King Louis the Child of Germany:
An Inquiry into the Tolls of Raffelstettin, c. 905
During the reign of Louis the Child, last of the house of Charlemagne to rule in
Germany, an inquiry was made into the tolls on the eastern frontier, and a statement was
made of what tolls were customarily levied. The staple articles of exchange were salt,
serfs, and livestock, upon all of which commodities thelony was taken with certain
exemptions. The presence of the Jewish merchants, and the existence of fairs and markets,
all indicate the virile condition of the commerce of eastern Germany.
1. But the ships which come from the western parts, after they have sailed
beyond the Patavica wood and come to Rosdorf, or wherever they wish to stay and have a
market, shall give half a drachma as thelony, that is, one scot: if they wish to go
further to Lintzam they shall pay for each ship three half muids of salt, that is, three
bushels. But for their servants and other goods they shall pay nothing, but afterwards
they shall have permission to stay and trade wheresoever they wish as far as the Bohemian
2. If any of the Bavarians wish to send their salt home, and the captain of the
ship confirm this by oath, they shall pay nothing, but shall pass freely.
3. But if any free man transport his goods saying and paying nothing, and it
afterwards be proved against him, his ship and his goods shall be taken from him. But if
it were the serf of any one who did this, he shall be detained there until his master come
and pay the damage, and afterwards he shall be allowed to go.
4. And if the Bavarians or Slavs of that country should enter that place to buy
food with serfs, horses, oxen, or garments, let them buy without thelony wherever they
wish in that place what things are necessary. But if they wish to pass through the market
place of that town let them pass without any restraint through the middle of the market;
and they may buy in other parts of the town without thelony whatever they can. If they are
pleased to purchase more in that market they shall give the said toll and buy what they
wish and as much as they are well able to buy.
5. But the salt carts which cross the River Enns by the lawful road shall pay at
Url one full bushel, and shall be compelled to pay nothing more. But the ships which come
there from Traungau shall pay nothing but shall cross without any tax. This must be
observed in the case of the Bavarians.
6. But the Slavs, who leave Russia or Bohemia for the purpose of trade, wherever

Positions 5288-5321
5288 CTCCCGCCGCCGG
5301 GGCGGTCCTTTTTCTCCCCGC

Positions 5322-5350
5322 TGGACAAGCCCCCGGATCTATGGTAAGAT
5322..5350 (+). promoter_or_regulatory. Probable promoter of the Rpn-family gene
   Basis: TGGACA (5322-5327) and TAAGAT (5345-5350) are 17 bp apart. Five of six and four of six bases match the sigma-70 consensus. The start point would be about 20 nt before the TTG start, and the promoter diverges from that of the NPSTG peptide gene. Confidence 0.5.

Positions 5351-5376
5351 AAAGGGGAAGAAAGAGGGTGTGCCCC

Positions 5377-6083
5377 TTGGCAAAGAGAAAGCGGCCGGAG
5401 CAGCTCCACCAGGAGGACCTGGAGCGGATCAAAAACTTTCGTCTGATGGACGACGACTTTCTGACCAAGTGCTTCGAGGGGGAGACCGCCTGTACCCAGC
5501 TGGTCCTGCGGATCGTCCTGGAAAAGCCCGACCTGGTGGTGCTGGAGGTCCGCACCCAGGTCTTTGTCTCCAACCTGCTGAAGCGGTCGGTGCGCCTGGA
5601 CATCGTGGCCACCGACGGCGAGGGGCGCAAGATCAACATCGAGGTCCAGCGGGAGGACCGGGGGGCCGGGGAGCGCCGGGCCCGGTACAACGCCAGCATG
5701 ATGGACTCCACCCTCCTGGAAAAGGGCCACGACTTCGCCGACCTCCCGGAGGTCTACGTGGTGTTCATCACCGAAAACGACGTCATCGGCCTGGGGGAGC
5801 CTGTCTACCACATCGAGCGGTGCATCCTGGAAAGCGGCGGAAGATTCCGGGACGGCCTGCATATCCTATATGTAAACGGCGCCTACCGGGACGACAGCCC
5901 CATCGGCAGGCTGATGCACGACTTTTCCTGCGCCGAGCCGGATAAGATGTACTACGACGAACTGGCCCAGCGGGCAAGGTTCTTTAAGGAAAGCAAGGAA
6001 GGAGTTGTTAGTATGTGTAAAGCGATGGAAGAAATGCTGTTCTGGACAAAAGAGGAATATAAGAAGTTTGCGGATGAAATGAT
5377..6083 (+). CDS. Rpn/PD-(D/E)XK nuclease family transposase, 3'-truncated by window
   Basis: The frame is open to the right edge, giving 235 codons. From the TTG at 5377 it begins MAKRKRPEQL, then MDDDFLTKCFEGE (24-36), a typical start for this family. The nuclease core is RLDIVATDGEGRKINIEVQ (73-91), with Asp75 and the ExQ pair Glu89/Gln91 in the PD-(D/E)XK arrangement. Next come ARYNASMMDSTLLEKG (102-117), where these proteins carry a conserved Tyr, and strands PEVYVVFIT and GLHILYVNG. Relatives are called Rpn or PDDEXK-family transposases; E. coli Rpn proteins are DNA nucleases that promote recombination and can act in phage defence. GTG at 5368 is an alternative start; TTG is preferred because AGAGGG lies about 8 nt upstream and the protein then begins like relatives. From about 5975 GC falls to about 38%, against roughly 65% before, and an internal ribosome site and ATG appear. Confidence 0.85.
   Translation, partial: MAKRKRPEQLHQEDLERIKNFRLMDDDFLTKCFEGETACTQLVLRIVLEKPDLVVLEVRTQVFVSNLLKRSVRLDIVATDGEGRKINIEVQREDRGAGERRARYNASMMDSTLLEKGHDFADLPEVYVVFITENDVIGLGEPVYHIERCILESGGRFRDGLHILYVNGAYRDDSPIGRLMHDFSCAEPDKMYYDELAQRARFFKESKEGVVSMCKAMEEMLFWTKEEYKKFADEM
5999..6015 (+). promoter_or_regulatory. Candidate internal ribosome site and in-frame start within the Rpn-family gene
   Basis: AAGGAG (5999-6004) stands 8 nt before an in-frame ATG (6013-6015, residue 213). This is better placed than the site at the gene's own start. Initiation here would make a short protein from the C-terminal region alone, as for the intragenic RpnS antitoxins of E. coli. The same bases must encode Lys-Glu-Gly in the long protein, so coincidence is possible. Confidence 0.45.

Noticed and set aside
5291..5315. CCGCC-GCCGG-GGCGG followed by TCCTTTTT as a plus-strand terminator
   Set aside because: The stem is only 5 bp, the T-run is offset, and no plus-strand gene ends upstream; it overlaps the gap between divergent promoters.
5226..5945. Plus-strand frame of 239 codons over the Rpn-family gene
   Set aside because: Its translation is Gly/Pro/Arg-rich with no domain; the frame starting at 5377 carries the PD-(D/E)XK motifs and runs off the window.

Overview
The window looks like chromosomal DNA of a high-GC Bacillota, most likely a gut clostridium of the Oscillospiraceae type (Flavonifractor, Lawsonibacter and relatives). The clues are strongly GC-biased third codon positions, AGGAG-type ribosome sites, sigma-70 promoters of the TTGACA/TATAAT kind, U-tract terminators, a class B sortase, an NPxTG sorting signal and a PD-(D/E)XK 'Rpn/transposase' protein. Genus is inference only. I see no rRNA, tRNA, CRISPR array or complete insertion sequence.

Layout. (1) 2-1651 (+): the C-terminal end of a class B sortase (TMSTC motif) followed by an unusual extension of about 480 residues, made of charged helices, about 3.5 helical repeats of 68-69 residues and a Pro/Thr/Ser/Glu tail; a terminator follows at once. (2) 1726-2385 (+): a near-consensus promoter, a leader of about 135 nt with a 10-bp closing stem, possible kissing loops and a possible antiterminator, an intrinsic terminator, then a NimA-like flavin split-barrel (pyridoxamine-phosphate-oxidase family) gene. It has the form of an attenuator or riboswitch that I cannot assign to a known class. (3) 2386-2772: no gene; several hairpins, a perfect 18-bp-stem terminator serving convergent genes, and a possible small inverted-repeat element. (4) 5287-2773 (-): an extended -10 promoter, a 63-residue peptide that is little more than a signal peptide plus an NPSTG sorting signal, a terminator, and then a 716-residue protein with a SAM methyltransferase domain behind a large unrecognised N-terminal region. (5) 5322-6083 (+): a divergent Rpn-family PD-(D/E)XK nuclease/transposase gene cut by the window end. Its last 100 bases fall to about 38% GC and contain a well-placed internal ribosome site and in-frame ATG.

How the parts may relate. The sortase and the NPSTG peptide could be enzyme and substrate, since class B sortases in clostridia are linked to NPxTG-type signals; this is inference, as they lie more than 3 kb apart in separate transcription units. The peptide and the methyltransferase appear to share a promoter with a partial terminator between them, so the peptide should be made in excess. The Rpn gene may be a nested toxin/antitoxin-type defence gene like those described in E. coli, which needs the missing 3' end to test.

they obtain places for trading, either on the banks of the Danube, or anywhere among the
Rotalarii or Redarians, shall pay one denarius together with two measures of wax, of which
both must be worth one scot; from a peddler's bundle one measure of wax of the same value;
but if any one wish to sell serfs or horses let him pay for each female serf a third part
of a denarius, for each horse the same, for a male serf one denarius, and the same for a
mare. But Bavarians or Slavs of that country, buying or selling, shall not be compelled to
7. Concerning the salt ships; after they have passed the Bohemian wood, they
shall not have in any place license to stay, or buy, or sell, before they arrive at
Ebersburg. There from each lawful ship, that is, one which three men navigate, shall be
paid three bushels of salt, and nothing more shall be taken from them, but they shall
proceed to Merkel or wherever the salt market is fixed at the time; and there they shall
pay likewise, that is, three bushels of salt, and nothing more; and afterwards they shall
have free and secure permission to buy and sell without imposition by the count, or
restriction by any person; and they shall sell their goods for as much money as buyer and
seller are agreed upon between themselves, and they shall have free license in all things.
8. But if they wish to cross to the fair of Moravia, according to the estimate
of their purchases at the time, they shall pay one solidus for each ship, and pass freely;
and on returning lawful merchants shall pay nothing.
9. Merchants, that is, Jews and other merchants, whencesoever they come, from
that country or from others, shall pay the just thelony both for their servants and their
goods, just as was always the case in the time of previous kings.
Monumenta Germaniae Historiae, Legum, Alfredus Boretius and Victor Krause, Eds.
(Hanover, 1897), Sectio II, Tome II, p. 250; reprinted in Roy C. Cave & Herbert H.
Coulson, A Source Book for Medieval Economic History, (Milwaukee: The Bruce
Publishing Co., 1936; reprint ed., New York: Biblo & Tannen, 1965), pp. 401-402.
Scanned by Jerome S. Arkenberg, Cal. State Fullerton. The text has been modernized by
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© Paul Halsall, October 1998